- Drain the pancakes on paper towels that have been placed on a platter atop a saucepan of simmering hot water or keep warm in the oven.
Yield: About 80 3-inch latkes.
This recipe was published in The New York Times with an article by Suzanne Slesin telling how she inherited not only the recipe from her mother but also the mantle of latke maker for the Chanukah season.
With these two articles in mind, I have been thinking about how certain recipes are more about a measure of history than the actual ingredients. For Chanukah, the significance of latkes comes not from the potato but the act of frying it in oil to recall the miracle that happened when the Maccabees reclaimed and rededicated the Temple. Around the world, the actual food that became the celebrated Chanukah dish varied widely. Sufganiot, or jelly doughnuts, are most common in Israel today and gaining popularity in the Diaspora. But fritto misto, or tempura-style vegetables and fruits, are favored in Rome while a deep-fried pastry, dipped in honey or sugar, is preferred in Greece and Iran. In Spain, they serve bimuelos, a fritter-like treat. Another variation is loukoumade, known in English as fried honey puffs.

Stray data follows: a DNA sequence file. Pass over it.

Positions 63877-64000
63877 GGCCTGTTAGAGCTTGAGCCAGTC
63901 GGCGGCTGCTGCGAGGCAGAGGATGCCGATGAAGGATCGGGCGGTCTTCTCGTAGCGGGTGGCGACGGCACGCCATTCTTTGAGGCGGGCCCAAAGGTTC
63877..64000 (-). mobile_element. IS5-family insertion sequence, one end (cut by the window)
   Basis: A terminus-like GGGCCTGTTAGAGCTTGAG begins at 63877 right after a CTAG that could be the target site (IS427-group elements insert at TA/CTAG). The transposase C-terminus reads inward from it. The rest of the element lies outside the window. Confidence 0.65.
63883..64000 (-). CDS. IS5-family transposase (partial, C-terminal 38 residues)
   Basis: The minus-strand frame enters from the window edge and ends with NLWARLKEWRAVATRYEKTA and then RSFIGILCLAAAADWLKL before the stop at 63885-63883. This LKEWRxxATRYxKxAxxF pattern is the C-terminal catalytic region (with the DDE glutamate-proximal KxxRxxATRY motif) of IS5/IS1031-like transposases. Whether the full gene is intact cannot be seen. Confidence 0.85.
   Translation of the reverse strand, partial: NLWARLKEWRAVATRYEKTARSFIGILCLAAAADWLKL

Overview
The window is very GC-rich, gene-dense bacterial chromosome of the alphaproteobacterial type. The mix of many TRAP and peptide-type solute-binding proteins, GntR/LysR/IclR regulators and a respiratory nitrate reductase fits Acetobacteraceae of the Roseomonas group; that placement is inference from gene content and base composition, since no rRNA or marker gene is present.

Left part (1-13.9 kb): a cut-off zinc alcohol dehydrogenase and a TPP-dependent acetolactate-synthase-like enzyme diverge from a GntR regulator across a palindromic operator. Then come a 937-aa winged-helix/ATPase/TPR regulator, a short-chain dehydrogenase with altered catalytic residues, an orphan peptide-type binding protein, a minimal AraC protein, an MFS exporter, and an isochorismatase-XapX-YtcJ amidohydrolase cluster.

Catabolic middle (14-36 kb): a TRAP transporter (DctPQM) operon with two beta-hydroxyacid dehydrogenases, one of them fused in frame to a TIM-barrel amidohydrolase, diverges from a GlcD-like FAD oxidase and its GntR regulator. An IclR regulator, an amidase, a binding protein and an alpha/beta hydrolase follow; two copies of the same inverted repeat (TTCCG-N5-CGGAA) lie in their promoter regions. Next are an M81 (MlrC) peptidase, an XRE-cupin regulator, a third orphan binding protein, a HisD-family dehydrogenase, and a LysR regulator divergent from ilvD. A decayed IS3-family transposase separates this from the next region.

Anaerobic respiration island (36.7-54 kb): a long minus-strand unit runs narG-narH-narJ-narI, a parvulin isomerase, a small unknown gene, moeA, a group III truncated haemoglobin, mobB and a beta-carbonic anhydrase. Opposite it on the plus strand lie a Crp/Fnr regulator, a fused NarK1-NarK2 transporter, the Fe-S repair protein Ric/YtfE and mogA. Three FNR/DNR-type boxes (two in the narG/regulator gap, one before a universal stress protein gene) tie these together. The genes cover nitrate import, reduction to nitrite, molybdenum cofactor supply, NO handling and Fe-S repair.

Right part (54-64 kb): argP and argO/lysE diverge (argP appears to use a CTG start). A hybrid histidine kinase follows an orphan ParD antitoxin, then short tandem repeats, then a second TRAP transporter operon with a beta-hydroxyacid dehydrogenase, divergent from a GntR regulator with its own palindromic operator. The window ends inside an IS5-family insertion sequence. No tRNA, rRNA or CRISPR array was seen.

But these sweet alternatives don’t really satisfy my desire for a savory dish to serve after lighting our chanukiah. The hunt was on: what recipe would I try on my husband Frank this year?
Some sources believe that the potato latke was a poor man’s substitute for the more elegant and costly cheese latke. Chabad’s website has a straight up Cheese Latke recipe (and variations) but I liked the cheese latkes I found on My Jewish Learning because it called for different cheeses. And they also offer two versions of sweet potato latkes.
Epicurious gussies up the simple potato latke with these recipes:
- Potato Latkes with Watercress, Smoked Salmon, and Avocado Salad
- Celery-Root and Potato Latkes
- Rösti-style Potato Latkes with Rosemary and Brown Butter Applesauce
- Potato, Artichoke and Feta Cheese Latkes
- Spicy Cauliflower Latkes with Za’atar Aioli
That last variation reminded me that some people forgo potatoes altogether. The Food Network offers a Fresh Salmon Latke and potatoes certainly take a back seat in Tea Smoked Salmon with Wasabi Latkes
One of my favorite places for recipes from “just plain folk” is Recipezaar.com and there I found
The Corn Latkes sounded suspiciously like corn fritters to my southern roots but differ by omitting the milk or cream typical of the fritter and fritters are usually deep-fried, not pan-fried. But I might be leaning toward other regional variations.
Despite my purist attitude in pursuit of a savory latke, I was not unmoved by the dessert potential of Apple Brandy Latkes on the Chabad site or Cinnamon-Apple Latkes from the Specific Carbohydrate Diet site. Honestly, though, I don’t really think too much about the nutritional value of seasonal foods.
So what will Frank eat this Chanukah? Eight nights, eight dinners… There might be an abundance of latkes in our house this year.